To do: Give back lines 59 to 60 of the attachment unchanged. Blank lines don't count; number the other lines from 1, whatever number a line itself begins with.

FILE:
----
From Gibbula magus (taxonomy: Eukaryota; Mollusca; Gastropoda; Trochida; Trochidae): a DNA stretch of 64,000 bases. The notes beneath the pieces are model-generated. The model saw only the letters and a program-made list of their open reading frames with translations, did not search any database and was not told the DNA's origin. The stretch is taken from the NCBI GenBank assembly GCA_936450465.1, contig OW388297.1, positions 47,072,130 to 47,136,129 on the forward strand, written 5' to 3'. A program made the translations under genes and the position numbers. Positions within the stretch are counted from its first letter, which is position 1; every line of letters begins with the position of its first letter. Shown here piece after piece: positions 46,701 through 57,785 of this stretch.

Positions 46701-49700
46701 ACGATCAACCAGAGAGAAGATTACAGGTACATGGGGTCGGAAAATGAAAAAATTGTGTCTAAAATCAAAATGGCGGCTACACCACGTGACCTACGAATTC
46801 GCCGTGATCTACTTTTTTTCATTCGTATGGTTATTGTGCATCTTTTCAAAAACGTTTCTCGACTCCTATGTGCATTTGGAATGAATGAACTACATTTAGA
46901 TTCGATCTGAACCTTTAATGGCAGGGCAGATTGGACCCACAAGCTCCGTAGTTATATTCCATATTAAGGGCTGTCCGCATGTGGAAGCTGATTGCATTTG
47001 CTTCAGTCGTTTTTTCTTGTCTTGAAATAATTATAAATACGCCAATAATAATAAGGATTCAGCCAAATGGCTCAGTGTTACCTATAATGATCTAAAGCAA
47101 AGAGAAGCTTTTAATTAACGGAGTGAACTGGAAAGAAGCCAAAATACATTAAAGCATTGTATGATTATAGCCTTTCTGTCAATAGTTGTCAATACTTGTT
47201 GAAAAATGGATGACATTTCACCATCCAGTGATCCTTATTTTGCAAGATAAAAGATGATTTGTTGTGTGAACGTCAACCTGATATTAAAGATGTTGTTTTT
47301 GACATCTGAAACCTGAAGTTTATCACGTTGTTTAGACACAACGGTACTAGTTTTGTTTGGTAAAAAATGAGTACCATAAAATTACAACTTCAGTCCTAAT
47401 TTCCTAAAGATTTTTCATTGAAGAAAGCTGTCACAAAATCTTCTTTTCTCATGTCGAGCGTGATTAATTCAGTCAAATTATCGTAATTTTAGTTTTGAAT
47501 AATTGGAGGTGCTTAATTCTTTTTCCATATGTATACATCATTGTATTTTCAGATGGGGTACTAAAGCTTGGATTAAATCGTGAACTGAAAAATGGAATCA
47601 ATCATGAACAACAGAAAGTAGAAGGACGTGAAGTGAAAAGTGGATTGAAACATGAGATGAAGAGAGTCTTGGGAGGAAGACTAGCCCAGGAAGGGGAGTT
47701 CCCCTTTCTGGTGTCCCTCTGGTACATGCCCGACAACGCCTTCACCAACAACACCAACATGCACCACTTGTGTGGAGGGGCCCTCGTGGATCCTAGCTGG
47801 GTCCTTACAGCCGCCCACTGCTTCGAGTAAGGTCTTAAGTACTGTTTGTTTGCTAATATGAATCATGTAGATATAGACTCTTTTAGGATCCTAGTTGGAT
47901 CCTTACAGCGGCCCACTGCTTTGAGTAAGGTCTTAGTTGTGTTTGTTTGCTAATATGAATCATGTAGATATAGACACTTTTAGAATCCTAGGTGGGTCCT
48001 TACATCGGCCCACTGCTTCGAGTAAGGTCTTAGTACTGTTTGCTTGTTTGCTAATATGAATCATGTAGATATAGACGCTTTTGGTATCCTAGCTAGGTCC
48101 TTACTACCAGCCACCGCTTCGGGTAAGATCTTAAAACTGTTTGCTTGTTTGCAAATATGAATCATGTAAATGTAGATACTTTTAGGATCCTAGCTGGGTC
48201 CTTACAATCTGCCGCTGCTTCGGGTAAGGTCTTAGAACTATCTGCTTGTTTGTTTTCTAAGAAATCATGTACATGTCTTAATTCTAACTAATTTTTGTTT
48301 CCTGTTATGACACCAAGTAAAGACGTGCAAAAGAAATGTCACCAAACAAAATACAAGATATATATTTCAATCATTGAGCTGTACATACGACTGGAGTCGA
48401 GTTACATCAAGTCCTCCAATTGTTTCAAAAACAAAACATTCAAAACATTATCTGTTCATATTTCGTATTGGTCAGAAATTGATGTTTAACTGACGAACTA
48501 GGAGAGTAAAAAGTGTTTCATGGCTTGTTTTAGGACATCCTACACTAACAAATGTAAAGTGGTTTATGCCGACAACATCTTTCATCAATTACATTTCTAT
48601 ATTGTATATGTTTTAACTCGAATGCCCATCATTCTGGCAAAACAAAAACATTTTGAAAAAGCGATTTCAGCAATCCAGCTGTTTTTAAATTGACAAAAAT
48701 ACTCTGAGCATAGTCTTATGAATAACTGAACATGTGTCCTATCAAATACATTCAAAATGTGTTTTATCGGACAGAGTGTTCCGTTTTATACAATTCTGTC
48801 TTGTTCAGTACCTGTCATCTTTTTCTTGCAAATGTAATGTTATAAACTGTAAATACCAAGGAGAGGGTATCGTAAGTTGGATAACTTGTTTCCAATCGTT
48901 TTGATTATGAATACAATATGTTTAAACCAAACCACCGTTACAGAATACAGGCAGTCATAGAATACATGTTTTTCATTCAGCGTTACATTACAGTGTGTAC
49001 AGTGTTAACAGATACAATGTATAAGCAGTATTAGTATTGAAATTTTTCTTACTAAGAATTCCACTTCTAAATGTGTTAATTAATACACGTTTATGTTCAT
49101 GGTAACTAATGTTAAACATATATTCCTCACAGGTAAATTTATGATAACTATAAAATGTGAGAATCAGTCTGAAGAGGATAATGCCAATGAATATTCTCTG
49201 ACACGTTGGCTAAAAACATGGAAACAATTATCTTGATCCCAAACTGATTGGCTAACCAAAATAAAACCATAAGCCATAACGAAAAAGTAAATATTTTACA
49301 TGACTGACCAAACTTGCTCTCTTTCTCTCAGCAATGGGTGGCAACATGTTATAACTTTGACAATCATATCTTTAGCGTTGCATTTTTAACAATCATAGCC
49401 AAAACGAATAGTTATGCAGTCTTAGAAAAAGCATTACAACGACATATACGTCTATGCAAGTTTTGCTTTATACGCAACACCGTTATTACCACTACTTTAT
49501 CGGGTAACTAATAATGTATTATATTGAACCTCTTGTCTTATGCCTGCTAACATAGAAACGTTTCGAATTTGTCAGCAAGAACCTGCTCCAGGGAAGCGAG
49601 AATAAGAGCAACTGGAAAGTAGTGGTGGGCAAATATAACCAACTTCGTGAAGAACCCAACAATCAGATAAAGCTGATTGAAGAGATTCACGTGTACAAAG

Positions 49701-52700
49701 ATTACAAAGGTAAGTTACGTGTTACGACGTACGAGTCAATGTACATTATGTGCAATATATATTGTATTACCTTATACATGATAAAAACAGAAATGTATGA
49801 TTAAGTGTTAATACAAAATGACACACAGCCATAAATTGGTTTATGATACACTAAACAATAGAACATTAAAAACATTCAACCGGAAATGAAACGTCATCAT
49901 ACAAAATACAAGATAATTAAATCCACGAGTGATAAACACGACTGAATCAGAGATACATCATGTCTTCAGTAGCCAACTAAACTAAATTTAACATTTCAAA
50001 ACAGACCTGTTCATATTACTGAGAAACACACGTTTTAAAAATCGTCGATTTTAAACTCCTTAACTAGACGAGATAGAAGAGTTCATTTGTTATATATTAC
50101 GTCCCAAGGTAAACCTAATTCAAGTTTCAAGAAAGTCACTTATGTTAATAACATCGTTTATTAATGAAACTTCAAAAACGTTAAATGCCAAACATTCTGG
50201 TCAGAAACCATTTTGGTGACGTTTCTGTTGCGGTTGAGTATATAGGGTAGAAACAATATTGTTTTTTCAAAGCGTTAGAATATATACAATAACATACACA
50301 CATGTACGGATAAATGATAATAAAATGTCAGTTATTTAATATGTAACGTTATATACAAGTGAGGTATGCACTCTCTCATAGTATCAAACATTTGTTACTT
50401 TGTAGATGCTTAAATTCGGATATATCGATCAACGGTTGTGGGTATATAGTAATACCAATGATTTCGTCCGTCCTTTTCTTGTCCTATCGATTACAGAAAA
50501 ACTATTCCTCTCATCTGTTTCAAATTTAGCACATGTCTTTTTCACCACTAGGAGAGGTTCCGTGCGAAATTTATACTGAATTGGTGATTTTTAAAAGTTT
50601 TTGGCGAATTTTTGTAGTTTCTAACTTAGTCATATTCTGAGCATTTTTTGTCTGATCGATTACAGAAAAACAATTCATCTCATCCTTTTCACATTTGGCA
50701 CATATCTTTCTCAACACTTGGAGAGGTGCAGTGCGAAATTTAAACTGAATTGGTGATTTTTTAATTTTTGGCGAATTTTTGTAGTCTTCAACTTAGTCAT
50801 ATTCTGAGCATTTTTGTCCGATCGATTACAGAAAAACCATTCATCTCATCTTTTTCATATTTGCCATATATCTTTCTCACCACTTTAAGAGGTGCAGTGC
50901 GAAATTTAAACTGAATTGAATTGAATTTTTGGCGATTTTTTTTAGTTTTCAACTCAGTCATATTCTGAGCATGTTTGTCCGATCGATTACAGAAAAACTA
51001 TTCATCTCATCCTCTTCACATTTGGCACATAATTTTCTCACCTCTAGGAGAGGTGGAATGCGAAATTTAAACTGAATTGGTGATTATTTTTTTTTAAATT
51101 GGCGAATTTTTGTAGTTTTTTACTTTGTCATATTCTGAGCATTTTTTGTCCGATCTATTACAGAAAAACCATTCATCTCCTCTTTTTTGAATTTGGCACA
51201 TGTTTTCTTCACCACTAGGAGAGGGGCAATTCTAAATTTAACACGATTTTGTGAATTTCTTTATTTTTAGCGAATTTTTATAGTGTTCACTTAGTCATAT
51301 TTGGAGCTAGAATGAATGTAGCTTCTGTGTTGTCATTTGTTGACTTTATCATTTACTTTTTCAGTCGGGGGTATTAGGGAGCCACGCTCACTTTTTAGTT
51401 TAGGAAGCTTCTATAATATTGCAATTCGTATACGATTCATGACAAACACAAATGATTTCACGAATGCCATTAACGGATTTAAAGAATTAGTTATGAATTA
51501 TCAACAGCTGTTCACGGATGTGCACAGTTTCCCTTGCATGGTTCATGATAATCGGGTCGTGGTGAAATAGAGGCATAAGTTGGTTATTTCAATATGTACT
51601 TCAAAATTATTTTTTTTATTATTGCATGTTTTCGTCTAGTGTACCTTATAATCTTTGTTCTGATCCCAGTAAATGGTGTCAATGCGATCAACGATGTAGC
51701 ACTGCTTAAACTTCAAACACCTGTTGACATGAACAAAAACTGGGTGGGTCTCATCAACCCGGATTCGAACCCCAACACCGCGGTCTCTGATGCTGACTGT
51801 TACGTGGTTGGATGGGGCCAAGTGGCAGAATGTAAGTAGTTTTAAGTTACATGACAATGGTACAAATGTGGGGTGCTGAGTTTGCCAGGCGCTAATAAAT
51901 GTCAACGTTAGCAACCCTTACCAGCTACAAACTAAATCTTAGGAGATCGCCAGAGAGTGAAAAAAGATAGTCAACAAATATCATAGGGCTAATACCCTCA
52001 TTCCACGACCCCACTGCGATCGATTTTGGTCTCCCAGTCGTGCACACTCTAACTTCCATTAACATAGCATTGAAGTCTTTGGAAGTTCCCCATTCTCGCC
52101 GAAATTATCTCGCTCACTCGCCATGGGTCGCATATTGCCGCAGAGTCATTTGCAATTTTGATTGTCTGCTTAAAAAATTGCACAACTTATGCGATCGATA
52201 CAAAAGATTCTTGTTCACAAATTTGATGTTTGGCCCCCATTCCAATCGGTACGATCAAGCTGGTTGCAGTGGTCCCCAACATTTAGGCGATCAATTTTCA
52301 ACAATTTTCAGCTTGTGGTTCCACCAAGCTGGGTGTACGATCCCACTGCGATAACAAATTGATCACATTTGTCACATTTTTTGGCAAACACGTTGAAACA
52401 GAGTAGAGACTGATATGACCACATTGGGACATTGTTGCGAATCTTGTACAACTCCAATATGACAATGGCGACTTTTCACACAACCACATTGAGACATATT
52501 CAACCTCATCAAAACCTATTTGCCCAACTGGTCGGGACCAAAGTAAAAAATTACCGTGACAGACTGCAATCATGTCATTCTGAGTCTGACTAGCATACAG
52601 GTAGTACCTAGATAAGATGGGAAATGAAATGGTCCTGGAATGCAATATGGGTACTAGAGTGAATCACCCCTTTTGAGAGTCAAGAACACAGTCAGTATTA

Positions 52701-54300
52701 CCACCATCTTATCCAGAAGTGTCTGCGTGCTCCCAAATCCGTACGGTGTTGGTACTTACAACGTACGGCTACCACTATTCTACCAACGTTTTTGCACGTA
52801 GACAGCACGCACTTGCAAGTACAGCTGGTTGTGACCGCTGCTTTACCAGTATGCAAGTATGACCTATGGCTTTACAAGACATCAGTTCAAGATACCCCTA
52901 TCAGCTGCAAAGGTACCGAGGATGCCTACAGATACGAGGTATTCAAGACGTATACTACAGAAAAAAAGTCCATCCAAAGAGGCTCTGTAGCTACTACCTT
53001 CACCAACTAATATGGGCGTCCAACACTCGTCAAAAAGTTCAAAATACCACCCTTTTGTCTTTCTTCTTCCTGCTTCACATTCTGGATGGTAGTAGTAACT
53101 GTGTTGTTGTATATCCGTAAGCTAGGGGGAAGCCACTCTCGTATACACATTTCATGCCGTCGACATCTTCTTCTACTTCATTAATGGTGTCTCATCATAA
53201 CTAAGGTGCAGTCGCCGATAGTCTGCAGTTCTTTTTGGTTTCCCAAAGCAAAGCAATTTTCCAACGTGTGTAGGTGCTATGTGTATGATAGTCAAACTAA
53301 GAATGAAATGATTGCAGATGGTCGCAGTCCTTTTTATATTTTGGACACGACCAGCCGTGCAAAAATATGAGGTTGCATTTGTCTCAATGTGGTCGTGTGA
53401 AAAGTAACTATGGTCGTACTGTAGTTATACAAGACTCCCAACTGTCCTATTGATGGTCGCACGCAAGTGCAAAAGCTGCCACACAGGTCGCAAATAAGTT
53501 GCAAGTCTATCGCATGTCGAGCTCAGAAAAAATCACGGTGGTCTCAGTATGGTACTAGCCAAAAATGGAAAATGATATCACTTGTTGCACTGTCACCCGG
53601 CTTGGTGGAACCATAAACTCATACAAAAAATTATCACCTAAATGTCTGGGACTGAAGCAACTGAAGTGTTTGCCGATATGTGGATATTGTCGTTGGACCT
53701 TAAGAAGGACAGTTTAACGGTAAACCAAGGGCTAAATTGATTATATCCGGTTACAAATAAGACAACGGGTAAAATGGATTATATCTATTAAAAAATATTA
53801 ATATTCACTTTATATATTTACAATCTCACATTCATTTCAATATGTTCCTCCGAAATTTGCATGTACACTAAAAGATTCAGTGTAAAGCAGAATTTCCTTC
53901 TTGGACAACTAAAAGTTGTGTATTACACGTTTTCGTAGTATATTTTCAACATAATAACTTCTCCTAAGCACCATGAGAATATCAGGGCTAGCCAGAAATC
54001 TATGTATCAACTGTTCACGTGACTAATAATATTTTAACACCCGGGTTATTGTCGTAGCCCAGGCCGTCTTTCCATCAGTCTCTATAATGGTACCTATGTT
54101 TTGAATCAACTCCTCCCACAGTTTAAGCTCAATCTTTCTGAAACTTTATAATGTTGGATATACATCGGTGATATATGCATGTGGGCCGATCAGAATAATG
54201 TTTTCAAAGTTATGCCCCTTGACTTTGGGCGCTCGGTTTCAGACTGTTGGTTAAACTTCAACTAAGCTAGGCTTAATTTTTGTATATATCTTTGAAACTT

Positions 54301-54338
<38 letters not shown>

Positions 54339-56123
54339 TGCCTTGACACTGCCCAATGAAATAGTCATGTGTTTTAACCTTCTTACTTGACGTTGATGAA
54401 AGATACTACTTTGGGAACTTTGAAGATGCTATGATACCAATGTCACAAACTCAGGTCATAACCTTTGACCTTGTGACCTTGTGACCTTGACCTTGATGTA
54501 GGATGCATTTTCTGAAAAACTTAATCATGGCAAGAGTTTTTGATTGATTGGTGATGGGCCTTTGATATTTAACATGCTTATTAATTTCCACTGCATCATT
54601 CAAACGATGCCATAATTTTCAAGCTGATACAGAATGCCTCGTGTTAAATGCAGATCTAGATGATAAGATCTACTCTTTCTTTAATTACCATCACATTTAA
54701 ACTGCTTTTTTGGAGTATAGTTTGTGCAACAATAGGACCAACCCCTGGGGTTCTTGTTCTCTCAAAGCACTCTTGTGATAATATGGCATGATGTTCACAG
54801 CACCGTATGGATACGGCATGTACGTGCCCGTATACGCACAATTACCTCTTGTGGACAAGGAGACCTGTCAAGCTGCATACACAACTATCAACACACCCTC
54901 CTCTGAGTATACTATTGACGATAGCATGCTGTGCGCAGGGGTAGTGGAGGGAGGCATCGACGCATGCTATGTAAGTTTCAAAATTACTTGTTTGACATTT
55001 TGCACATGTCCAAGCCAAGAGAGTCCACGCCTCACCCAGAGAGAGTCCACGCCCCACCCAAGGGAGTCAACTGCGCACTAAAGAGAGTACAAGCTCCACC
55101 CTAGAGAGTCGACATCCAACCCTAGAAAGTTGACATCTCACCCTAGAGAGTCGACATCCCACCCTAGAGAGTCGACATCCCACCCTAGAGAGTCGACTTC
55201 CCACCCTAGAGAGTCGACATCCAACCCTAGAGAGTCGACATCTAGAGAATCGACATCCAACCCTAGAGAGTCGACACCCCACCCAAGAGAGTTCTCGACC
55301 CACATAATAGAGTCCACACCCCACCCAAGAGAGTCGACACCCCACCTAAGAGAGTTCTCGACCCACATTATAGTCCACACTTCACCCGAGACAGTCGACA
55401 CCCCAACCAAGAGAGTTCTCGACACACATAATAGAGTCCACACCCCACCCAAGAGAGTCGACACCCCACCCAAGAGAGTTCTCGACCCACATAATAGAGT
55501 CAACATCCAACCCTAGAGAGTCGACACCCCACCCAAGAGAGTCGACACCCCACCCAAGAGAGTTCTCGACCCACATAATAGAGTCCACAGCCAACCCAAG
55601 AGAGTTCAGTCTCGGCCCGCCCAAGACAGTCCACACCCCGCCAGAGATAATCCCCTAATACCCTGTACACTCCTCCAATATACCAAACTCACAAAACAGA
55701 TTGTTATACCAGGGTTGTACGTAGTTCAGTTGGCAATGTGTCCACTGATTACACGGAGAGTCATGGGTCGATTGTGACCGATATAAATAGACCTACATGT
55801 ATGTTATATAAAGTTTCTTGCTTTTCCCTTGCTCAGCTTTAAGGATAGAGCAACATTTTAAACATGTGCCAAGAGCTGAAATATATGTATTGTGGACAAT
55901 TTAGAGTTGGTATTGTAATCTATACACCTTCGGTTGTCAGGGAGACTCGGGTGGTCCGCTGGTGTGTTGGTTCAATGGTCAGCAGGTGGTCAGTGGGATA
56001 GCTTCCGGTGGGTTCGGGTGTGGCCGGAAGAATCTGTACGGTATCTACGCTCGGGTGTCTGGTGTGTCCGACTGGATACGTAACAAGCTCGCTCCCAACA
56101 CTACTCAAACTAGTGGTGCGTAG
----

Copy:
52201 CAAAAGATTCTTGTTCACAAATTTGATGTTTGGCCCCCATTCCAATCGGTACGATCAAGCTGGTTGCAGTGGTCCCCAACATTTAGGCGATCAATTTTCA
52301 ACAATTTTCAGCTTGTGGTTCCACCAAGCTGGGTGTACGATCCCACTGCGATAACAAATTGATCACATTTGTCACATTTTTTGGCAAACACGTTGAAACA